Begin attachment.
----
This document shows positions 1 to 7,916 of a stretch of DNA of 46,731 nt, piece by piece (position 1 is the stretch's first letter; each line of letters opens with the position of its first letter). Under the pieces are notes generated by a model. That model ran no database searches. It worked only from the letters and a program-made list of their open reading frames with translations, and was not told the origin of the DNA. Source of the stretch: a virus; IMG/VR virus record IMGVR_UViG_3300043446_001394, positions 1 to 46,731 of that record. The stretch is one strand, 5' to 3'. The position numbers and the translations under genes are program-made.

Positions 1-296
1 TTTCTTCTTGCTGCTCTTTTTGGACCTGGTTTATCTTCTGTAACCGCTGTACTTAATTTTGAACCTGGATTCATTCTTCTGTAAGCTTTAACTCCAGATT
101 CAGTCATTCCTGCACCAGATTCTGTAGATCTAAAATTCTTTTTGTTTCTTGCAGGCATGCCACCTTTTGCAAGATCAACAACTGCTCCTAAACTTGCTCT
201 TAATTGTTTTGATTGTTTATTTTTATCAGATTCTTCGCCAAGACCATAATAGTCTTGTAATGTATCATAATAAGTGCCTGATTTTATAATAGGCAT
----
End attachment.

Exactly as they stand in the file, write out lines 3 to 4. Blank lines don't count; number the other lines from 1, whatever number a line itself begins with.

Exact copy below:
1 TTTCTTCTTGCTGCTCTTTTTGGACCTGGTTTATCTTCTGTAACCGCTGTACTTAATTTTGAACCTGGATTCATTCTTCTGTAAGCTTTAACTCCAGATT
101 CAGTCATTCCTGCACCAGATTCTGTAGATCTAAAATTCTTTTTGTTTCTTGCAGGCATGCCACCTTTTGCAAGATCAACAACTGCTCCTAAACTTGCTCT